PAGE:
In the year 2019, Oberoi had brought back 104 women from Muscat. Last year, he brought back 15 women from Muscat, which included 12 from Punjab, two from West Bengal, and one from Bihar.
Recently, the philanthropist also met Prime Minister Narendra Modi and external affairs minister S. Jaishankar to formulate a policy to stop the fake travel agents’ nexus. “I am glad that recently the Amritsar airport has set up a separate immigration desk, where passengers were being questioned for their visits. If the same concept is replicated in other airports, too, it will help in preventing cases of human trafficking to a large extent,” he said.
The root cause of the issue: the Kafala system
According to Balli Bahadur from Central University, Bathinda, who did his research on ‘Emigration of the Punjabi Dalits to the Middle East’ said the root cause of the issue is the Kafala system, which is the reason behind the exploitation of workers in the Gulf.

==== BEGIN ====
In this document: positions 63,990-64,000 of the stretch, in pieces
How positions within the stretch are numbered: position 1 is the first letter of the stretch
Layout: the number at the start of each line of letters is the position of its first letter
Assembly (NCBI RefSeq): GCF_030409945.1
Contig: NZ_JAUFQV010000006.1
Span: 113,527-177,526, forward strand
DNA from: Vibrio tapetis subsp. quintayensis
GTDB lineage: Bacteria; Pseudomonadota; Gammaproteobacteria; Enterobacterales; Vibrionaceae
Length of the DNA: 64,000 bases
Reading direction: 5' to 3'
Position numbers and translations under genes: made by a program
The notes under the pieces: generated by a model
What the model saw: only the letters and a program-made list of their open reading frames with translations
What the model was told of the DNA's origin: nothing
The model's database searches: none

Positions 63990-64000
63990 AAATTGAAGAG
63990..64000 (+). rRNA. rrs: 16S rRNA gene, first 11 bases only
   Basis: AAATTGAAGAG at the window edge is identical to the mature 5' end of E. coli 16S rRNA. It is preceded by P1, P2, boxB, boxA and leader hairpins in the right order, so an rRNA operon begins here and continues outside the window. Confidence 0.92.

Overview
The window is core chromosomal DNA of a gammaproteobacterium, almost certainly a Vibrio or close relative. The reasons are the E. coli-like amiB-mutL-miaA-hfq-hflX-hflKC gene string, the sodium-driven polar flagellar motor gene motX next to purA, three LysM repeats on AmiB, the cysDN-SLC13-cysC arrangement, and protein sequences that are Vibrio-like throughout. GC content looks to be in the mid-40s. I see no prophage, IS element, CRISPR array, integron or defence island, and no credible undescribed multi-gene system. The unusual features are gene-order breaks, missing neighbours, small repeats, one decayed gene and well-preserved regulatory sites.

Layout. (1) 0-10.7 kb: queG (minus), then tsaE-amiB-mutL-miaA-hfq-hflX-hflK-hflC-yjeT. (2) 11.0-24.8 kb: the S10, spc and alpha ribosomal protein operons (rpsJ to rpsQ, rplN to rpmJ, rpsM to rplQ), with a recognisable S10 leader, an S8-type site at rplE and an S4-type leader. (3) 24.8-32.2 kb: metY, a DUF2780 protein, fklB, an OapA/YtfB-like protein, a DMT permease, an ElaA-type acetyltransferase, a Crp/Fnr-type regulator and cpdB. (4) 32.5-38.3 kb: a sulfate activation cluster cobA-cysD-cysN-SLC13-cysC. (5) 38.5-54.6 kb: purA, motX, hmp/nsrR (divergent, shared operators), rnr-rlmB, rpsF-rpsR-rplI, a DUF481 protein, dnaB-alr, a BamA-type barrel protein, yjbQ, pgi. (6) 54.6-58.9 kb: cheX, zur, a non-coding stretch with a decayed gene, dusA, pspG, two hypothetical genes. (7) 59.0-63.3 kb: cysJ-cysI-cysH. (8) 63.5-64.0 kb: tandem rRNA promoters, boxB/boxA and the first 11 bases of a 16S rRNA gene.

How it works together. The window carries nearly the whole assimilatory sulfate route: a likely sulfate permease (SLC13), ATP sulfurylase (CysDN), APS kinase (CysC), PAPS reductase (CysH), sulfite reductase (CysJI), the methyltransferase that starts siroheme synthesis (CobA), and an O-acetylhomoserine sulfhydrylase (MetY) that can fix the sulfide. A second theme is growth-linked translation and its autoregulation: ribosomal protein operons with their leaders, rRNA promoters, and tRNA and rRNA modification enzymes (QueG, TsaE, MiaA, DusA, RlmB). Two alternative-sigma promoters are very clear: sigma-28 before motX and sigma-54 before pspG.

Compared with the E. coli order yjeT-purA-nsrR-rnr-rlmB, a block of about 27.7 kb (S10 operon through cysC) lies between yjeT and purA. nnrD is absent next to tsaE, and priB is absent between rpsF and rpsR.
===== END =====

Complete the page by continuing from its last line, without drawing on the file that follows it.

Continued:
Under the Kafala system, a foreigner is not allowed to work in any of the Gulf countries without the local responsibility of the kafil (sponsor). The system requires that the emigrant works only for the sponsor and in some cases, they even keep the passport of the emigrant.
“The Kafala system is the root cause of this exploitation. It came into existence in 1975, when the Gulf Cooperation Council countries opened its doors for foreign workers following the oil boom. A majority of workers emigrate to the Gulf countries through the Kafala system, whereby an emigrant is sponsored by an employer who assumes full economic and legal responsibility for the employee during the contract period,” he said.
However, when it comes to women, the story is entirely different. “In some gulf countries, women are [reportedly] not allowed to speak up against sexual harassment cases. This is the reason why such cases are common and go unnoticed in these countries,” he claimed.
*The names of the women have been changed to protect their identity.